When you are getting emails at 9:30 at night, it can be hard to actually turn your mind off, relax, and get a good night’s sleep, so taking away the ability for those emails to reach you for the time being will allow you to be more prepared to deal with them the next morning. More often than not, whatever someone needs, doesn’t need to be done right that moment, and it is healthier and less stressful on you to wait until the next day to deal with it; when you are rested, reset, and ready to deal with whatever needs to be taken care of.

3) Taking A Full Lunch Break

When the days are busy, and you are running from appointment to appointment it can often be easier to just swing through a drive-through, and eat a cheeseburger while you are en route instead of taking a break to actually eat lunch. While it might seem easier to eat as you go so you can get more done and, potentially, be done with work earlier, taking an actual break for lunch can be very beneficial.

Taking an actual break gives you a little bit of time to reset, even if it is just 15 minutes. When you are running and running all day, you wear yourself down, and a normal day can feel overwhelming because you just never stop. Taking a break lets you plan out the rest of your day, prioritize your next few tasks rather than letting them take over. If it’s been a bad morning, it lets you start over with a better afternoon, rather than continuing to run the day down the drain. Taking an actual break for lunch gives your body and mind a moment to relax, to de-stress, and gives you the opportunity to eat something healthier than a fast food cheeseburger as well.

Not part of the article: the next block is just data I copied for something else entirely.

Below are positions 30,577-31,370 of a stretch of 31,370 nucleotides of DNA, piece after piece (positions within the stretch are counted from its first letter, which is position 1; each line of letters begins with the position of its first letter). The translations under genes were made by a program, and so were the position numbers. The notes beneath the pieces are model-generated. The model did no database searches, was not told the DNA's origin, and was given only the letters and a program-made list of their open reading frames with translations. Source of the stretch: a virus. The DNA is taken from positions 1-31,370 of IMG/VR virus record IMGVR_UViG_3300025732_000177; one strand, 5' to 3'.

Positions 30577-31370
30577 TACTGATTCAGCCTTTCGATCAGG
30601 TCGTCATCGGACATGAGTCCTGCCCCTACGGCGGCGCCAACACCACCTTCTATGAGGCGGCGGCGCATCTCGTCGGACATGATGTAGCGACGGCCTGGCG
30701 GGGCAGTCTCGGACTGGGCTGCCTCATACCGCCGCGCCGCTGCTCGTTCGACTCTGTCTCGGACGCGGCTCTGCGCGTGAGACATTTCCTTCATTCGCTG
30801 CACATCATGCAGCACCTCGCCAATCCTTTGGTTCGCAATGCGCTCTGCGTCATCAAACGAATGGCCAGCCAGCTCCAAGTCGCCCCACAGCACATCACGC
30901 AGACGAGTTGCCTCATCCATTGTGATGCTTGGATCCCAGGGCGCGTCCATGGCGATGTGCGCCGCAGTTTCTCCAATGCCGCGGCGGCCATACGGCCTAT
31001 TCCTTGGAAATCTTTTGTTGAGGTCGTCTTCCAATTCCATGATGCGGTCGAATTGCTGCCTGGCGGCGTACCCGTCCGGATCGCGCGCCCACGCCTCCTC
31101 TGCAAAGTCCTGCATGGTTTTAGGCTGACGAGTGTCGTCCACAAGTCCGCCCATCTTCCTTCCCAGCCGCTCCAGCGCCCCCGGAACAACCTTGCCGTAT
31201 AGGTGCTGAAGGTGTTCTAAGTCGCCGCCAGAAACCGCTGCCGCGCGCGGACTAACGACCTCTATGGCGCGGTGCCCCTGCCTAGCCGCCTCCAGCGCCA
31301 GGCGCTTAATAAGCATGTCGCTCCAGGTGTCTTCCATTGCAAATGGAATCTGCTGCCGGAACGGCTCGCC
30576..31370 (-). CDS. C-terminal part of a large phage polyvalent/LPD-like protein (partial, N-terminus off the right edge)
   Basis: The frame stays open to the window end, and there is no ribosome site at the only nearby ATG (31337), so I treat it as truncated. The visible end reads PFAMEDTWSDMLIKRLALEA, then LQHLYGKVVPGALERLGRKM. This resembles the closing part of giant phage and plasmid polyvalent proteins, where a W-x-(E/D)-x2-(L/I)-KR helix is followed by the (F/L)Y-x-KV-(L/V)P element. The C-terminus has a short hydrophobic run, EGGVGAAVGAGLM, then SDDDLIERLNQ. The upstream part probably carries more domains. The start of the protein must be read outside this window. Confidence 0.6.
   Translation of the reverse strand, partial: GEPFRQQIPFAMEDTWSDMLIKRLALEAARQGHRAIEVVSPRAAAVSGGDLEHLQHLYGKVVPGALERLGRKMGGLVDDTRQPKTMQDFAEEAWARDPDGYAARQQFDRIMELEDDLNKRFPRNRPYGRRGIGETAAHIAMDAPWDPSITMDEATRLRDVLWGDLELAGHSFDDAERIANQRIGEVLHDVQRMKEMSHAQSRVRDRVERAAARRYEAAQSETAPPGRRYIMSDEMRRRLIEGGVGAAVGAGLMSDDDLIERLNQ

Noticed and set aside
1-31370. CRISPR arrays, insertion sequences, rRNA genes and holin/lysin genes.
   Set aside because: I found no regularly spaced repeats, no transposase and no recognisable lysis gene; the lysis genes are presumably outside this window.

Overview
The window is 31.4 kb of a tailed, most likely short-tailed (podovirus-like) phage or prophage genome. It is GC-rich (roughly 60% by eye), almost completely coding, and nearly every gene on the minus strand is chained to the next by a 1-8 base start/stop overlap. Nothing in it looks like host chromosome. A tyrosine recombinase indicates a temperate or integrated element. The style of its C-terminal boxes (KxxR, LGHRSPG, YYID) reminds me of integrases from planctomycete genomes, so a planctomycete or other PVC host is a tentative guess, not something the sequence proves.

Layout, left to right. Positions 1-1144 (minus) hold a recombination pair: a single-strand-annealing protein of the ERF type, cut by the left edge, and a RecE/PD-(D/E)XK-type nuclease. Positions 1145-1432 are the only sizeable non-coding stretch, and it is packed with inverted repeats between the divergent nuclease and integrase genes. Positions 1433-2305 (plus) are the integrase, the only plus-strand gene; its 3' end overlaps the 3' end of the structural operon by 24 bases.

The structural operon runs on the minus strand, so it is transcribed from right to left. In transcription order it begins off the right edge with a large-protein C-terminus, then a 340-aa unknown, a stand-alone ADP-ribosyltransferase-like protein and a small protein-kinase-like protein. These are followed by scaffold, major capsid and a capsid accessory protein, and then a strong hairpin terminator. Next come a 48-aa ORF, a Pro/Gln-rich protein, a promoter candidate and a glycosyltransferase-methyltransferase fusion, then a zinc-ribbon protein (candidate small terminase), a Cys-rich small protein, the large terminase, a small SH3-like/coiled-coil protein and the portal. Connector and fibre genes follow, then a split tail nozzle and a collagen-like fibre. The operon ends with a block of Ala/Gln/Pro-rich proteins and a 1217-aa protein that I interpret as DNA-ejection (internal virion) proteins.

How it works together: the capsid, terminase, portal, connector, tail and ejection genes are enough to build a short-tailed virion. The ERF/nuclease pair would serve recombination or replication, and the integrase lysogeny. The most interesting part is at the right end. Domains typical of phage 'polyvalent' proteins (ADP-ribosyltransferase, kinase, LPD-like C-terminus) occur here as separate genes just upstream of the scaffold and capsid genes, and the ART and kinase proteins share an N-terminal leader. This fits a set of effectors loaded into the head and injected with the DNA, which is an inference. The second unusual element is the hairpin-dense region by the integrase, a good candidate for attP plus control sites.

4) Making A List or Using A Planner/Calendar

We know, we know, most people gave up paper planners about 10 years ago, but that doesn’t mean that some sort of planner can’t help you deal with your stress. Whether you have a computer calendar, an email calendar, a paper planner, or even a list on a sticky note, making a list of your tasks for the day can really reduce your stress.

Taking the time, even just 10 minutes, to sit-down each night or before your day starts in the morning to sort out and write down your tasks for the day makes your day more manageable. Having the list saves you from being overwhelmed most of the time; sure there are days where things pop up that have to get added to the list, but having a general idea of what you need to accomplish in just that one day can reduce the amount of stress you feel at work. It can also help on days where you feel like you need to be doing more because there is so much, to look at the list and see all the tasks you have accomplished, and to know that you are doing everything that needs to be done. Plus what is more satisfying than being able to cross off or delete a task once its done!

5) Using Meditation Apps

For several of our employees, meditation apps such as “Headspace” and “Calm” have made a huge difference when it comes to reducing stress. The apps walk you through meditation and relaxing whether you have five minutes or twenty-five. Regardless of whether you do it at lunch, before bed, or when you just need a minute or two to relax, taking the time to clear your mind and reset yourself can help you deal with stressful situations and make you better at handling them when they happen.

Leave a Reply